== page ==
It is intellectually lazy as well as factually inaccurate to treat emerging markets as a homogenous group. While there is no doubt that mobile telephony is rapidly progressing in a pretty impressive fashion in some parts namely Latin America and the Indian subcontinent, in others mobile telephony faces the systemic problems that hamper the full utilization of the endless possibilities ICT offers.
What are the challenges that mobile telephony specifically and ICT in general face in these parts of developing world? In rural, usually agro-centred, Africa the picture is not so rosy. These rural areas continue to be less well served; universal access to such phone service remains a challenge due to a lack of commercial distribution channels.
While mobile phones have become affordable to a lot of people, high rates of poverty make even less costly mobile phones still too expensive. One response to these challenges can come from government in meeting the entrepreneurial hole and formulate policies that encourage competition and investment in mobile telephony that is underlaid by a stable regulatory framework. That in a way captures Nigeria’s strong area if it is not disrupted by emerging upstarts.
The State as an interventionist
In this model Governments may consider in order to enhance the positive development, which will work on combination of strategies:
Eliminate or Restrict choice. Regulate in such a way as to either restrict or entirely eliminate the options available to people choice, with the aim of enhancing skills or example through compulsory ICT courses at primary and secondary schools.
Guide choices through incentives. Regulations can be offered that guide choices by fiscal and other incentives, for example offering tax-breaks for the purchase of computer and accessories used by businesses and organizations.
Enabling choice: creating an environment, which enables individuals to change their behaviour. Textvoting for example could be an implication of improved mobile telephony network coverage and a growing subscriber base. Did you listen to and watch President Obama speak in Ghana?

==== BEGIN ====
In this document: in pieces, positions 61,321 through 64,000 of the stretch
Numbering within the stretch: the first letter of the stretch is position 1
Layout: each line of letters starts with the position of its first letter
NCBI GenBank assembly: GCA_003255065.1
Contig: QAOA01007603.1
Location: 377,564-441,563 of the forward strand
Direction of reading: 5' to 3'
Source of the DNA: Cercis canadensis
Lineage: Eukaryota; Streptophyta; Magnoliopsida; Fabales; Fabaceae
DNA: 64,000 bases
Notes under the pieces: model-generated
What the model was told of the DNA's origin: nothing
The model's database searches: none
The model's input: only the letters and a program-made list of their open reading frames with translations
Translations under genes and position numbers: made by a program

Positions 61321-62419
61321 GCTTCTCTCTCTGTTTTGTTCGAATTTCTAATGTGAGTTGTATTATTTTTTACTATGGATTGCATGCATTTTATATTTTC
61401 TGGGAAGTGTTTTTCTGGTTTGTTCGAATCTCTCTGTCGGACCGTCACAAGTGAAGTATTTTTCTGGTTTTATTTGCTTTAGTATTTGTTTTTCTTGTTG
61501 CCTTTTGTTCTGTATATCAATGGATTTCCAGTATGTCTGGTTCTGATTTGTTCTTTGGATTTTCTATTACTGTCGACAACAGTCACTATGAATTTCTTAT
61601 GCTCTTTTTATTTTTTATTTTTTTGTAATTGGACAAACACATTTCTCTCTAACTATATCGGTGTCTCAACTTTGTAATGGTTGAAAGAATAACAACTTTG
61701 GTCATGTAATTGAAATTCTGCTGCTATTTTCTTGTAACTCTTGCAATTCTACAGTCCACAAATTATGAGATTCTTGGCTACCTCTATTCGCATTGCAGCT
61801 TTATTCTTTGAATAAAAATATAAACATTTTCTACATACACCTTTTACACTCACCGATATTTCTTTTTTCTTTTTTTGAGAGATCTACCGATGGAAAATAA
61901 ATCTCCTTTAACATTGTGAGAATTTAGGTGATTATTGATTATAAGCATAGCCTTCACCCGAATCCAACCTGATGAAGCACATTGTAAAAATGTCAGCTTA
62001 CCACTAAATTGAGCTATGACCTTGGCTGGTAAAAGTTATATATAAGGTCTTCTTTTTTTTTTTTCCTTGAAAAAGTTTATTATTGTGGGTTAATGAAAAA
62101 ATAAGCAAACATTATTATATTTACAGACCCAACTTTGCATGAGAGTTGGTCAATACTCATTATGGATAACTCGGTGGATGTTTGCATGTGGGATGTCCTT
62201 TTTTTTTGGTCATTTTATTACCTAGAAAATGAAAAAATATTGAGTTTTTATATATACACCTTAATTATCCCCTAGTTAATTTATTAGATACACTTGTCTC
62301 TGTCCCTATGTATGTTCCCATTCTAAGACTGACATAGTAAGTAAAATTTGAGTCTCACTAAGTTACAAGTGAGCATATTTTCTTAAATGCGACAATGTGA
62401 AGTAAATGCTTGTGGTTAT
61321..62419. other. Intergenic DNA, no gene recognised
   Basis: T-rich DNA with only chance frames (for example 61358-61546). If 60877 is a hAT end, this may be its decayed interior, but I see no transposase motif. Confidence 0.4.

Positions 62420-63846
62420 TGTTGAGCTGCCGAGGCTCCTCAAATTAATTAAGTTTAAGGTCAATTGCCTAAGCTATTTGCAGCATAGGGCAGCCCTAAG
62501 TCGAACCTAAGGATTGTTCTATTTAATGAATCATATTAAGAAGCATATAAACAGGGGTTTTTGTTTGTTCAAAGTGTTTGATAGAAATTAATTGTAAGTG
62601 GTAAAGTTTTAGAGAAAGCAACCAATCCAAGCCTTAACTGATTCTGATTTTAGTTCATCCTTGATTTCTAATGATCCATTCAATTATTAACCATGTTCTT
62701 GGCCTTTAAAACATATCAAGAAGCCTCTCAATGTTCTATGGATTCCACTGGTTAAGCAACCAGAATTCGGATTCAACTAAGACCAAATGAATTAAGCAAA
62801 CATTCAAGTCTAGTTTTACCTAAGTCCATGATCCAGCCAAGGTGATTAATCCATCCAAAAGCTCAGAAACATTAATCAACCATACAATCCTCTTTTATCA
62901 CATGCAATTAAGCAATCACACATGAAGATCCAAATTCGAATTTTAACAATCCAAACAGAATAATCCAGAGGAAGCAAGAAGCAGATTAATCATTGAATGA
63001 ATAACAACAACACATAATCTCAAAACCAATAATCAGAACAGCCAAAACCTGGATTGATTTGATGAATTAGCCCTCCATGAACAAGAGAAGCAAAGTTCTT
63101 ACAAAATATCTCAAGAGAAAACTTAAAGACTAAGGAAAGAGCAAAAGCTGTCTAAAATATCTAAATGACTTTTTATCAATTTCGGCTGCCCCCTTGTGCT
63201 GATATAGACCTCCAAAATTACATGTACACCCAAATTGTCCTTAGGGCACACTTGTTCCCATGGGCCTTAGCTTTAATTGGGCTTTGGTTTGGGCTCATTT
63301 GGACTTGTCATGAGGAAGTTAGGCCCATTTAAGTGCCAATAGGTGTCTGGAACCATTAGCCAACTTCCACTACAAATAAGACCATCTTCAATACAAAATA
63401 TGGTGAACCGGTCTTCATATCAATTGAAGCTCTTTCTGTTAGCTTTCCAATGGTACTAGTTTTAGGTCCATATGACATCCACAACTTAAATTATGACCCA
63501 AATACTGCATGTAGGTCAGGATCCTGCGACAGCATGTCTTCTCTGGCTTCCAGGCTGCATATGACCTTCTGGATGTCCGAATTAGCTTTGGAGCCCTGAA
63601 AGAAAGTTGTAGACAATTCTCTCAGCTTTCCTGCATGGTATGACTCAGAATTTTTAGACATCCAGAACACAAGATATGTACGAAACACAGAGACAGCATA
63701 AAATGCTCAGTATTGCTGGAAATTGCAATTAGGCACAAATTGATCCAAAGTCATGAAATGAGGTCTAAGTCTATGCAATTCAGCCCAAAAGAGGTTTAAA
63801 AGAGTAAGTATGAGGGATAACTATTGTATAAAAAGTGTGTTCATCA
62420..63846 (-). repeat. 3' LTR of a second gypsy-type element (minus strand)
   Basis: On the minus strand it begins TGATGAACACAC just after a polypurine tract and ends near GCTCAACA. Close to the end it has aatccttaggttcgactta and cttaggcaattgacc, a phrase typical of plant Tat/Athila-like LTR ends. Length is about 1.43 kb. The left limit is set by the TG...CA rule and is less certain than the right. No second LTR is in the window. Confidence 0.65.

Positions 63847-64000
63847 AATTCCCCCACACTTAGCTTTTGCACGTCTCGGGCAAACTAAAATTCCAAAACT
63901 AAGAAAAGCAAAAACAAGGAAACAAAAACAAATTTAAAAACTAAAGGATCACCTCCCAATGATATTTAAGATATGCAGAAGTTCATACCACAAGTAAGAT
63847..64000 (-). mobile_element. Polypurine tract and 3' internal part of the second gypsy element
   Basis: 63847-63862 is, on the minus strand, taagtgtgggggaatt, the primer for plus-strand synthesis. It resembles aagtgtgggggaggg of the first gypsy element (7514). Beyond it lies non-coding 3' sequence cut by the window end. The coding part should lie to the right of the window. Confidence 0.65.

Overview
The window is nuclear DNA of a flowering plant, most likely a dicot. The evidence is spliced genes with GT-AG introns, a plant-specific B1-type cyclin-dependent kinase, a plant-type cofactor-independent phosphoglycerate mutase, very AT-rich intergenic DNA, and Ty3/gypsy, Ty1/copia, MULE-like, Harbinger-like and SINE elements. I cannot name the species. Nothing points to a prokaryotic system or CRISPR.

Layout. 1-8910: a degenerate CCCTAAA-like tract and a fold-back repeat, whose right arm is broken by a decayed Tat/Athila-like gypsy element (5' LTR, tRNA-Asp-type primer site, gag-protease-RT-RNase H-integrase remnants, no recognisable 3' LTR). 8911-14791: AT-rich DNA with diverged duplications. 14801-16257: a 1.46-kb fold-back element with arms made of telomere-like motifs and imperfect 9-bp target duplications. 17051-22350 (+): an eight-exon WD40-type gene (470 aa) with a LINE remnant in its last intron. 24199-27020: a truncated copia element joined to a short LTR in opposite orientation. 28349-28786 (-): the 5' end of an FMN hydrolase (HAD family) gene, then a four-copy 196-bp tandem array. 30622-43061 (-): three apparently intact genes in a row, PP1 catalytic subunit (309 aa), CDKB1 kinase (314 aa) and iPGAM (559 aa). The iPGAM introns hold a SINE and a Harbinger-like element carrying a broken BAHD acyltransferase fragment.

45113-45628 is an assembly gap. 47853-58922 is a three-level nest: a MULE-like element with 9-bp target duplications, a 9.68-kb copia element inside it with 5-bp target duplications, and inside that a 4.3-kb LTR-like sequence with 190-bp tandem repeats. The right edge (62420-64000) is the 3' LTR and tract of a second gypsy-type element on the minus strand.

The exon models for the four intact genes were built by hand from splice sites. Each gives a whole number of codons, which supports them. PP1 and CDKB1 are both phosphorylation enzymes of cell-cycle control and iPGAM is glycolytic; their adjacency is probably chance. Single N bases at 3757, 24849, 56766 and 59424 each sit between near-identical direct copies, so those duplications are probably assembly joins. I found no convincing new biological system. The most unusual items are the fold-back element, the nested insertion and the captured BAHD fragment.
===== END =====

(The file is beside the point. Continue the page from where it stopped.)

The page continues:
Provide information. Inform and educate the public, for example as part of campaigns to encourage people to use mobile phones ICT. And so on and so on.
Provision of ICT as a public good for the public good
The role of government should be to engender a cultural shift in which ICT both in terms of accessibility and implementation should be perceived as public goods. In economic terms, these public goods are characterized by two principal properties: they are nonrival and non-excludable. The nonrival property means one person’s access to ICT does not affect other people’s ability to do so and the non-excludable property means it is practically impossible to prevent everyone from doing so. ICT should be viewed as infrastructural arrangements such as roads or schools. The term ‘public good’ is also used here to denote what is a ‘public service’ i.e. a resource that responds to important needs of members of the population, and that are managed by the state in a way that ensures that the needs are addressed in a fair and effective manner. In this sense, ICT as a public service is a facility and/or resource that is valuable to all citizens, whose availability and access is unlimited but not necessarily free of charge.
In conclusion the problem is that as it stands particularly in Africa, mobile telephony, or telephony as a whole, as part of the ICT paradigm is undertaken wholly by the private sector. Unlike in the developed world where it is in competition with the state (later privatized) provider, telecoms services, it would appear, are provided on the sole basis of a commercial imperative which is centred on a core few who can afford it rather than the altruistic (and of course commercial) imperative to ensure that everyone (including the state) receives the benefits.
The state needs to establish a national ICT system with the main objective of delivering a public service that, like other provision such as education or health, the need it addresses is considered too important to be left to private suppliers alone to whom equity and fairness considerations are not paramount. We are not saying government should go into production of services but that it lead by putting a compliant policy framework which can get us there.
The prognosis is optimism and not egotism. A lot done but a lot more to do. The future is now.